Gates v. Schriro

Filing 32

ORDER denying 29 Petitioner's Motion to Reopen Case. ORDER that no certificate of appealability shall be issued. Signed by Judge Paul G Rosenblatt on 12/20/11.(TLJ)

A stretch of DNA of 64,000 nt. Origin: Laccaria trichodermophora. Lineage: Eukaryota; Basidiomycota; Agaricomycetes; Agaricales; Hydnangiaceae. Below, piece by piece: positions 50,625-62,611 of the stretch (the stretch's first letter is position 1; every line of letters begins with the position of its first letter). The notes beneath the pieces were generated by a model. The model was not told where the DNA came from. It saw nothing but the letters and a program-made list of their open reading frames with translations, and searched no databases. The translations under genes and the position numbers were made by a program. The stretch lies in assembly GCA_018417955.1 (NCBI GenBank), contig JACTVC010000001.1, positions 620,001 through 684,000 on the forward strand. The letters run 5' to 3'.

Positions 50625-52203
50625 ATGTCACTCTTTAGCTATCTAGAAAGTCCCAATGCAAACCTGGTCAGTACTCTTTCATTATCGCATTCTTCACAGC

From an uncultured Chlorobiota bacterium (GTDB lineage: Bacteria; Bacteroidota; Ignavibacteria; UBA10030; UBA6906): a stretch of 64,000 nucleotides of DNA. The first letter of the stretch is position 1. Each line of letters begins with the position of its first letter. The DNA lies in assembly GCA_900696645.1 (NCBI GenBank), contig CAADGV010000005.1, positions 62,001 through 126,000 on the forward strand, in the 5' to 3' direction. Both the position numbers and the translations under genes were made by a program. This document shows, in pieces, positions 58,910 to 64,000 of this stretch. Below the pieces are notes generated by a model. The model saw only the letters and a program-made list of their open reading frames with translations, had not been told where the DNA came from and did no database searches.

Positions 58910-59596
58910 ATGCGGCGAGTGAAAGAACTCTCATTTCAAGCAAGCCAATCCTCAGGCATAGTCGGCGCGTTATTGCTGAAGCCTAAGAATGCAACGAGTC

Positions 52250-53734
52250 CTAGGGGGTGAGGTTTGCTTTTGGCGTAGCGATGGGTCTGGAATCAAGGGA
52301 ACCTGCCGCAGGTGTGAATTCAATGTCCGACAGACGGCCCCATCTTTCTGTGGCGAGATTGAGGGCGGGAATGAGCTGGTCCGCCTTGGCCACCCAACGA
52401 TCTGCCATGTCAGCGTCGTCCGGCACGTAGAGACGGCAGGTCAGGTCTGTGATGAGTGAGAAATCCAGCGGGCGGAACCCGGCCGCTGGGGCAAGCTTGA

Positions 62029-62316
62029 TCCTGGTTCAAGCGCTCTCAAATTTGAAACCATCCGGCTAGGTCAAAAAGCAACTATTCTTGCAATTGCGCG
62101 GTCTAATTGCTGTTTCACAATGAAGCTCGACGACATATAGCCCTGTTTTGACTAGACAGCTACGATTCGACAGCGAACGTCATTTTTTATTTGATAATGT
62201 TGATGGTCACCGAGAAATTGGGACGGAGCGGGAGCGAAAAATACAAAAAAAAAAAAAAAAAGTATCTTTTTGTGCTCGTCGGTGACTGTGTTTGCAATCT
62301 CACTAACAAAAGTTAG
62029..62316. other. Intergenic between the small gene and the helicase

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1 WO 2 3 4 5 6 IN THE UNITED STATES DISTRICT COURT 7 FOR THE DISTRICT OF ARIZONA 8 9 10 James William Gates, Petitioner, 11 12 13 vs. Charles L. Ryan, Respondent. 14 ) ) ) ) ) ) ) ) ) ) No. CV-06-2251-PHX-PGR ORDER 15 16 Petitioner James William Gates, through counsel, filed a Motion to Re- 17 Open Under Rule 60(b)(1-6) of the Federal Rules of Civil Procedure (Doc. 29) on 18 October 17, 2011. Having reviewed the parties’ memoranda in light of the 19 relevant record, the Court, in the exercise of its sound discretion, finds that the 20 motion should be denied. 21 Background 22 The petitioner, through previous counsel, filed his petition for a writ of 23 habeas corpus pursuant to 28 U.S.C. § 2254 on September 19, 2006. The 24 petition alleged a single ground for relief: that the Arizona courts violated the 25 petitioner’s right to present a defense secured by the due process clause of the 26 Fourteenth Amendment and the confrontation clause of the Sixth Amendment by 1 applying an improper and unlawful test to determine the admissibility of third- 2 party culpability evidence. The petitioner’s basic argument regarding the 3 timeliness of his petition was that the AEDPA’s one-year limitations period began 4 to run on May 1, 2002, which is when the Arizona Supreme Court issued its 5 decision in State v. Gibson, 44 P.3d 1001 (Ariz.2002)1; the petitioner contended 6 that Gibson removed an impediment to the filing of a meritorious federal habeas 7 petition by him for purposes of the limitations period set forth in 28 U.S.C. 8 § 2244(d)(1)(B), and that Gibson constituted the factual predicate underlying his 9 federal constitutional claim for purposes of the limitations period set forth in 28 10 U.S.C. § 2244(d)(1)(D). The Court, in an order (Doc. 16) and a judgment (Doc. 11 17) entered on February 2, 2009, dismissed the petitioner’s habeas petition as 12 time-barred. In doing so, the Court concluded that the applicable statute of 13 limitations was that set forth in 28 U.S.C. § 2244(d)(1)(A) and that the petition 14 was untimely in that it was filed more than four years after the expiration of that 15 limitations period; the Court specifically rejected the petitioner’s arguments that 16 the alternative limitations periods set forth in §§ 2244(d)(1)(B) or (d)(1)(D) 17 controlled the timeliness of his petition. The petitioner, through counsel, filed a 18 notice of appeal (Doc. 18) and a motion for a certificate of appealability (Doc. 19) 19 on February 26, 2009. The Court, in an order (Doc. 23) entered on March 24, 20 2009, determined that no certificate of appealability would be issued. The Ninth 21 22 23 24 25 26 1 In Gibson, the Arizona Supreme Court, without relying on any federal precedent or the federal constitution, clarified that the standard for the admission of evidence that a third party committed the crime at issue was not some “inherent tendency” test that lower state courts had gleaned from State v. Fulminante, 778 P.2d 602 (Ariz.1988), but rather that the standard of admissibility was that set forth in Rules 401-403 of the Arizona Rules of Evidence. -2- 1 Circuit Court of Appeals, in an order entered on April 28, 2010, denied the 2 petitioner’s request for a certificate of appealability. The Ninth Circuit entered an 3 additional order on August 5, 2011, wherein it denied the petitioner’s pro se 4 request for the issuance of a mandate, noting that no mandate would be issued 5 and that the case was closed due to its previous refusal to issue a certificate of 6 appealability. 7 Discussion 8 The petitioner is seeking through the mechanism of Fed.R.Civ.P. 60(b) to 9 have the Court vacate its judgment of dismissal and grant him relief on the merits 10 of his habeas petition. He contends that he should be entitled to equitable tolling 11 of the AEDPA’s limitations period as he is actually innocent based on the ruling in 12 State v. Gibson, 202 Ariz. 321, 44 P.3d 1001 (Ariz.2002), regarding the 13 admissibility of evidence of third-party culpability.2 The invocation of Rule 60(b) is 14 appropriate to the extent that the petitioner is arguing that the Court committed 15 legal error in determining that his habeas petition was not timely filed. Gonzalez 16 v. Crosby, 545 U.S. 524, 532 n. 4, 125 S.Ct. 2641, 2548 n.4 (2005) (Supreme 17 Court concluded that in a habeas action, a Rule 60(b) motion for relief from the 18 judgment is not considered to be the equivalent of a second or successive 19 habeas petition if the petitioner is asserting “that a previous ruling which 20 precluded a merits determination was in error - for example, a denial for such 21 2 22 23 24 25 26 While the petitioner asserts in his motion that his federal habeas petition was timely filed if the equitable tolling principles codified in § 2254(d)(1)(D) are applied, the Court has already ruled in this action that the application of the limitations period of § 2254(d)(1)(D) is foreclosed by Shannon v. Newland, 410 F.3d 1083 (9th Cir.2005). Nothing in the petitioner’s Rule 60(b) motion, which in effect reiterates arguments the Court has already rejected regarding the impact of the Gibson case, persuades the Court that its earlier decision was incorrect. -3- 1 reasons as failure to exhaust, procedural default, or statute-of-limitations bar.”) 2 The petitioner has not, however, established that he is entitled to any Rule 60(b) 3 relief.3 4 In order to properly invoke Rule 60(b), the petitioner must first meet the 5 rule’s requirement that such a motion be brought in a timely manner. 6 Fed.R.Civ.P. 60(c)(1); Gonzalez, 545 U.S. at 535, 125 S.Ct. at 2649. To the 7 extent that the petitioner is attempting to ground his motion on Rule 60(b)(1), 8 which permits a revocation of a judgment on grounds of “mistake, inadvertence, 9 surprise or excusable neglect” if the motion is made “no more than a year after 10 the entry of judgment[,]” the Court agrees with the respondent that the motion is 11 untimely as it was filed some two years and eight months after the entry of 12 judgment. While the petitioner generally argues, without citation to any legal 13 authority, that the timeliness of his motion must be determined from the date of 14 the final disposition of his appeal, the Court is unpersuaded because the 15 pendency of an appeal does not toll the running of Rule 60(c)(1)’s one-year 16 limitation period. Nevitt v. United States, 886 F.2d 1187, 1188 (9th Cir. 1989) 17 (“The government’s brief suggests, and we agree, that Nevitt’s Rule 60(b)(2) 18 motion is untimely because the one-year limitation period is not tolled during an 19 appeal. ... Although we have not expressly held that the pendency of an appeal 20 does not toll the one year period, we do so now. ... Since the Rule 60(b)(2) 21 motion was not filed within one year of entry of judgment, the district court lacked 22 jurisdiction to consider it.”) 23 3 24 25 26 While it is not clear from the petitioner’s unspecific reference to “Rule 60(b)(1-6)” whether he is attempting to rely on all of the subsections of Rule 60(b), or just subsections (1) and (6), which are the only two subsections he actually sets forth, the Court presumes that it is the latter. -4- 1 While the respondent has made a credible argument that the petitioner’s 2 claim under Rule 60(b)(6), which permits the revocation of a judgment for “any 3 other reason that justifies relief” if made “within a reasonable time[,]” Rule 4 60(c)(1), is also time-barred, the Court presumes, without deciding, that this claim 5 was timely filed. The Court concludes, however, that this case does not present 6 the Court with the unique circumstances warranting relief from the operation of 7 the judgment pursuant to Rule 60(b)(6). 8 In order to be entitled to Rule 60(b)(6) relief, the petitioner must show the 9 existence of “extraordinary circumstances” justifying the reopening of the 10 judgment and the Supreme Court has made it clear that “[s]uch circumstances 11 will rarely occur in the habeas context.” Gonzalez, 545 U.S. at 535, 125 S.Ct. at 12 2649. The petitioner’s premise is that the reopening of his habeas action is 13 appropriate under Rule 60(b)(6) in light of changes in the law subsequent to the 14 entry of the judgment in this action regarding the equitable tolling of the AEDPA’s 15 limitations period, i.e., the decisions in Holland v. Florida, 16 2549 (2010) and Lee v. Lambert, 633 F.3d 1176 (9th Cir. 2011)4. The petitioner, 17 however, does not discuss how these decisions are applicable to the facts of this 18 action given the strict limitations of Rule 60(b)(6), and the Court concludes that 19 they are not. Not only has the Supreme Court noted that “[i]ntervening 20 developments in the law by themselves rarely constitute the extraordinary 21 circumstances required for relief under Rule 60(b)(6),” Agostini v. Felton, 521 22 U.S. 203, 239,117 S.Ct. 1997, 2018 (1997), neither Holland nor Lee could in any U.S. , 130 S.Ct. 23 4 24 25 26 Since the Lee decision cited to by the petitioner is merely the Ninth Circuit’s order stating that the original panel’s decision was to be reheard en banc, the Court presumes that the petitioner actually meant to cite to the en banc decision in Lee, 653 F.3d 929 (9th Cir.2011), entered on August 2, 2011. -5- 1 case constitute the requisite extraordinary circumstance because neither decision 2 upset or overturned a settled legal principle as to now permit the petitioner to 3 raise a credible claim that he could not have previously raised. 4 First, while the Supreme Court confirmed for the first time in Holland that 5 the AEDPA’s one-year statute of limitations may be equitably tolled in appropriate 6 circumstances, the Ninth Circuit had already adopted the same principle of 7 equitable tolling prior to the time the petitioner commenced his federal habeas 8 action, see Calderon v. United States District Court for Central District of 9 California, 128 F.3d 1283, 1289 (9th Cir.1997), and the Court has already ruled 10 that the petitioner is not entitled to equitable tolling under that standard. 11 Second, while the Ninth Circuit held in Lee for the first time that a credible 12 claim of actual innocence constitutes an equitable exception to the AEDPA’s 13 limitations period and that a habeas petitioner who makes such a showing may 14 pass through the gateway of Schlup v. Delo, 513 U.S. 298, 115 S.Ct. 851 (1995), 15 and have his otherwise time-barred claims heard on their merits, no Supreme 16 Court or Ninth Circuit precedent existing at the time the petitioner originally filed 17 his habeas petition through counsel in September 2006 barred him from 18 specifically raising the actual innocence claim he is now attempting to raise as the 19 question of an actual innocence claim’s impact on the limitations period was then 20 unsettled. See Majoy v. Roe, 296 F.3d 770, 776-77 (9th Cir. 2002) (Court 21 expressed no opinion on whether surviving the rigors of the Schlup gateway “has 22 the consequence of overriding AEDPA’s one-year statute of limitations, a legal 23 question not yet decided by this Circuit or the Supreme Court.”); Smith v. Schriro, 24 2006 WL 2504347, at *4 (D.Ariz. Aug. 28, 2006) (Court noted both that “[n]either 25 the Supreme Court nor the Ninth Circuit has decided the legal question of 26 -6- 1 whether a credible claim of actual innocence equitably tolls, or otherwise 2 overrides, the AEDPA statute of limitations” and that the Sixth Circuit, in Souter v. 3 Jones, 395 F.3d 577, 602 (6th Cir.2005), had held that equitable tolling of the 4 AEDPA’s limitations period was appropriate based on a showing of actual 5 innocence.”) 6 The Court further concludes that the petitioner is not entitled to a certificate 7 of appealability, to the extent that one is necessary in order for the petitioner to 8 appeal this Order, because he has not shown that jurists of reason would find it 9 debatable whether the Rule 60(b) motion states a valid claim of the denial of a 10 constitutional right or that jurists of reason would find it debatable whether the 11 Court is correct in its procedural ruling. Therefore, 12 13 14 15 16 IT IS ORDERED that the petitioner’s Motion to Re-Open Under Rule 60(b)(1-6) of the Federal Rules of Civil Procedure (Doc. 29) is denied. IT IS FURTHER ORDERED that no certificate of appealability shall be issued. DATED this 20th day of December, 2011. 17 18 19 20 21 22 23 24 25 26 -7-